Anders Jormin, Lena Willemark, Karin Nakagawa – Trees Of Light (2015) [FLAC 24bit, 44,1 kHz]

Anders Jormin, Lena Willemark, Karin Nakagawa - Trees Of Light (2015) [FLAC 24bit, 44,1 kHz] Download

Artist: Anders Jormin, Lena Willemark, Karin Nakagawa
Album: Trees Of Light
Genre: Jazz
Release Date: 2015
Audio Format:: FLAC (tracks) 24bit, 44,1 kHz
Duration: 56:38
Total Tracks: 12
Total Size: 520 MB

Tracklist:

01. Anders Jormin, Lena Willemark, Karin Nakagawa – Krippainggler (08:43)
02. Anders Jormin, Lena Willemark, Karin Nakagawa – Dröm (03:55)
03. Anders Jormin, Lena Willemark, Karin Nakagawa – Jag Starkvar (03:19)
04. Anders Jormin, Lena Willemark, Karin Nakagawa – Urbanus (04:02)
05. Anders Jormin, Lena Willemark, Karin Nakagawa – Hirajoshi (05:58)
06. Anders Jormin, Lena Willemark, Karin Nakagawa – Minni (02:03)
07. Anders Jormin, Lena Willemark, Karin Nakagawa – Ogadh Dett (05:39)
08. Anders Jormin, Lena Willemark, Karin Nakagawa – Lyöstraini (05:14)
09. Anders Jormin, Lena Willemark, Karin Nakagawa – Slingerpolska (02:28)
10. Anders Jormin, Lena Willemark, Karin Nakagawa – Uoruo (05:59)
11. Anders Jormin, Lena Willemark, Karin Nakagawa – Lyösfridhn (04:49)
12. Anders Jormin, Lena Willemark, Karin Nakagawa – Vilda Vindar (04:26)

Download:

Anders Jormin’s new Swedish-Japanese project returns the highly distinctive voice and fiddle of Lena Willemark to ECM (her first appearance on the label in more than a decade), and introduces koto player Karin Nakagawa. In their collaborative music the Japanese classical tradition and the stark, archaic sounds of the koto, allied to Jormin’s muscular bass improvisations, form a unique context for Lena’s sung poems, delivered in her native Älvdals-dialect. Traditions and non-idiomatic improvising are cross-referenced, and new paths are opened up.Bringing together composed music by all three participants—and recorded after two years spent working on the music in rehearsal and in concert—Trees of Light is rife with singable themes, cascading supportive lines and swirling koto sweeps that allow the music to ebb and flow so organically that the improvisation, so fundamental to its raison d’être, oftentimes blurs the line between form and freedom. With the broad-ranged koto able to traverse the entire range covered, in parts, by Jormin’s bass and Willemark’s fiddle, it often possesses an adherent quality, joining all three instruments into a seamless whole.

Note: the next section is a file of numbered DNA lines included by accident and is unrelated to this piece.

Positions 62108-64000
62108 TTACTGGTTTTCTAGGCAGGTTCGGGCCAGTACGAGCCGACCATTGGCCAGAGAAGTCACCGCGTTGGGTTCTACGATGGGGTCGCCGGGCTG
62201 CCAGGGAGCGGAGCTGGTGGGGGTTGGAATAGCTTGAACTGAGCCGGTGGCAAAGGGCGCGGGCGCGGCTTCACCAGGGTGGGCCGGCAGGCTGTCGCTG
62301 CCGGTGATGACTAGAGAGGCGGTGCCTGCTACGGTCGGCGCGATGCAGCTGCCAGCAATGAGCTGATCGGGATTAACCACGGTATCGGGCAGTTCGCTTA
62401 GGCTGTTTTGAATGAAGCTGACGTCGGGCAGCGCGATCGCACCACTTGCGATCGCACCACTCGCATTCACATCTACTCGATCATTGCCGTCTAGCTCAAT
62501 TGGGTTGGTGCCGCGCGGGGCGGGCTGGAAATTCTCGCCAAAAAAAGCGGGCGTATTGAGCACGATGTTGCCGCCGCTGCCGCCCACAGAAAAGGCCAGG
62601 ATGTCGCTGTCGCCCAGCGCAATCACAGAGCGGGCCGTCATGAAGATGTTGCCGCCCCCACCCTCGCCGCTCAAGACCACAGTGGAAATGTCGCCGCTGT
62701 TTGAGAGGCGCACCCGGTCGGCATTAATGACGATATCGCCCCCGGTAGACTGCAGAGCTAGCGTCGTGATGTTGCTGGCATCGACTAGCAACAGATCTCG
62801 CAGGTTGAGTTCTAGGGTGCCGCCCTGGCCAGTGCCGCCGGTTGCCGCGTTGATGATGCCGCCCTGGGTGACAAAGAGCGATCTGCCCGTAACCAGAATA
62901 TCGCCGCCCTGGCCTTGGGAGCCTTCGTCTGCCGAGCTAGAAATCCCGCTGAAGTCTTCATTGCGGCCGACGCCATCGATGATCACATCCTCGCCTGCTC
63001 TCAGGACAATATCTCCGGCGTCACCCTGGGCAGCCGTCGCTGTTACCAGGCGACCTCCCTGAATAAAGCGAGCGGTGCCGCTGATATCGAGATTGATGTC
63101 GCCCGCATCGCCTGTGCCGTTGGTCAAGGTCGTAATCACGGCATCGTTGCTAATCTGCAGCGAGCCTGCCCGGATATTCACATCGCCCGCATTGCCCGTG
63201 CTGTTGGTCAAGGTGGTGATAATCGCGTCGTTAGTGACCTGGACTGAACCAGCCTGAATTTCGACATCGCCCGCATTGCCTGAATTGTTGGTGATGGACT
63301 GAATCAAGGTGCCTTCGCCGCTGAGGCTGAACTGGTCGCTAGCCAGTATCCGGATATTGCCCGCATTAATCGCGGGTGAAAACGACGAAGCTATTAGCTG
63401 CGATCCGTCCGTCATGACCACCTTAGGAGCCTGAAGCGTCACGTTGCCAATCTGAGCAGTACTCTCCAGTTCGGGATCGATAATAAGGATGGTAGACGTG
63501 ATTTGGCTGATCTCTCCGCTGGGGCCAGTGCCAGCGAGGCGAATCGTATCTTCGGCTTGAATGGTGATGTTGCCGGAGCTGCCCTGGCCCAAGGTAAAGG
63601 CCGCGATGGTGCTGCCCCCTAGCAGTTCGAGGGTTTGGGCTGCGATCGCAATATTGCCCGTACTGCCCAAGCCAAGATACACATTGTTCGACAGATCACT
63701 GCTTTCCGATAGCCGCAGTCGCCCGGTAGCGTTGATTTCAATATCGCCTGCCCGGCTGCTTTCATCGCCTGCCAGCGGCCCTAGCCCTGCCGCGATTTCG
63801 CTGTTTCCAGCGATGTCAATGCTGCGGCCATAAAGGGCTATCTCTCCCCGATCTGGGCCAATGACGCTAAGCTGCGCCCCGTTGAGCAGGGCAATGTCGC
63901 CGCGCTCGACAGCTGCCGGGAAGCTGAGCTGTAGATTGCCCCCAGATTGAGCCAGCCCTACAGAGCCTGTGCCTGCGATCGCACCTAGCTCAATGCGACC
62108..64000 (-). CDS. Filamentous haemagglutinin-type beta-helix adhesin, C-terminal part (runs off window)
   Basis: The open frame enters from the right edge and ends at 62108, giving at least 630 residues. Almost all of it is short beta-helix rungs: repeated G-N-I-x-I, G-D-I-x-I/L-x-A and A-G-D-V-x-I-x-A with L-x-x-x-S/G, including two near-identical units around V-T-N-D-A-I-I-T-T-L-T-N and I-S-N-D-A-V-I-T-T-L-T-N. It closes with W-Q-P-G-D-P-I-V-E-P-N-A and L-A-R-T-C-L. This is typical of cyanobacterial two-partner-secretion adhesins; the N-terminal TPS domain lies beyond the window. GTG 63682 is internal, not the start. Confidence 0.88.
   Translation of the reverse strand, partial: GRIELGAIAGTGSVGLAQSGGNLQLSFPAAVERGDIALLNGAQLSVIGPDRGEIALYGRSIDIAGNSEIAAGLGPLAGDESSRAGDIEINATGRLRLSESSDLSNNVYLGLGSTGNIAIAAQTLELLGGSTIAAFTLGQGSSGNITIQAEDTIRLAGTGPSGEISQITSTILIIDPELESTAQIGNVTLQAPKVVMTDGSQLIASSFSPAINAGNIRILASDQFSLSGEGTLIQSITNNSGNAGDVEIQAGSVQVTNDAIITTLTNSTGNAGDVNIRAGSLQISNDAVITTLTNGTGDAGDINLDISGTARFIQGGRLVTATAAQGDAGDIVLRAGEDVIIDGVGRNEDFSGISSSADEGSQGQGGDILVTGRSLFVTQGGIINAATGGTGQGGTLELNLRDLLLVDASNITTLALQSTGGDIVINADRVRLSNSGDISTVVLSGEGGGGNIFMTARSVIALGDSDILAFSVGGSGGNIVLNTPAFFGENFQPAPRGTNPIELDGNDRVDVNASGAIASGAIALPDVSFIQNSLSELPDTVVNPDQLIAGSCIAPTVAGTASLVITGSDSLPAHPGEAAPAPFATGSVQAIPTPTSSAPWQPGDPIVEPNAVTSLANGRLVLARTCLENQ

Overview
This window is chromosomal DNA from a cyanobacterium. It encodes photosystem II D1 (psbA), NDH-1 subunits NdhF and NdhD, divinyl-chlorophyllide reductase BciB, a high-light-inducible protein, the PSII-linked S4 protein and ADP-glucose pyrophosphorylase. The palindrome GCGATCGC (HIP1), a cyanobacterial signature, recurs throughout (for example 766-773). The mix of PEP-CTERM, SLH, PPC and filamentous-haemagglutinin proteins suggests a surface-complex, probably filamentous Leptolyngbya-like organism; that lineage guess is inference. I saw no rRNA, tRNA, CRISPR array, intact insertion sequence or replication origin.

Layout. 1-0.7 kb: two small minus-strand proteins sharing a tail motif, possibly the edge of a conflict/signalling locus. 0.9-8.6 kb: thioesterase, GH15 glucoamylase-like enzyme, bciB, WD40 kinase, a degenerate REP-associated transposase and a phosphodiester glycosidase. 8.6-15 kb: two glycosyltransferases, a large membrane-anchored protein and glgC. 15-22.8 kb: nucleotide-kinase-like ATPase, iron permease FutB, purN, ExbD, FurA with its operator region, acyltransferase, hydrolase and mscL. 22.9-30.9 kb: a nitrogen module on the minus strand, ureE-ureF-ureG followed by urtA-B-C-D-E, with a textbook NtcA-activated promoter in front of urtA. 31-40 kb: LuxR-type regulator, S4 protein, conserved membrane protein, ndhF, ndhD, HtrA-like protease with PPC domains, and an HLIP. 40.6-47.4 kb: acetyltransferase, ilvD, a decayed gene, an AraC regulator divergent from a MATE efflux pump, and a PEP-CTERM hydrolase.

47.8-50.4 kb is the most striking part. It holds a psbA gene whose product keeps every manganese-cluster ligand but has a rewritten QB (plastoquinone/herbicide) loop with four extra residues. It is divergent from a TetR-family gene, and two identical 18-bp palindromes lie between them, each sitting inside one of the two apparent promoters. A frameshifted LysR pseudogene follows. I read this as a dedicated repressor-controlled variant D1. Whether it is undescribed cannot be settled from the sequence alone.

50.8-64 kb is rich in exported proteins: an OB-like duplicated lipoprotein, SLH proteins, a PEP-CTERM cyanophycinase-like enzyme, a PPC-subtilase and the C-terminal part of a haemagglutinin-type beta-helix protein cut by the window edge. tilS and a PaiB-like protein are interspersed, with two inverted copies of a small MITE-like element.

But, while there are songs where, indeed, the three players come together as a glorious whole, there is also plenty of space for permutation and combination…and solo excursions too, with koto, first alone, ultimately supporting Willemark’s voice before Jormin joins in to complete the imagery. Jormin’s remarkable and inimitable extended techniques (both pizzicato and arco)—developed over decades now—are given a cappella moments, too; and Willemark proves herself as compelling and evocative a fiddler as she is a singer—sometimes playing with raw, almost unfettered energy, other times so delicately that it seems as though she is barely breathing on her strings.
As transcultural collaborations go, Trees of Light is an unequivocal success, with Willemark having taught Nakagawa the Swedish polska and Nakagawa, in turn, shedding light on the millennial koto tradition for both Willemark and Jormin. Together, the three make music that’s redolent of both traditions and yet reveals something else as well.

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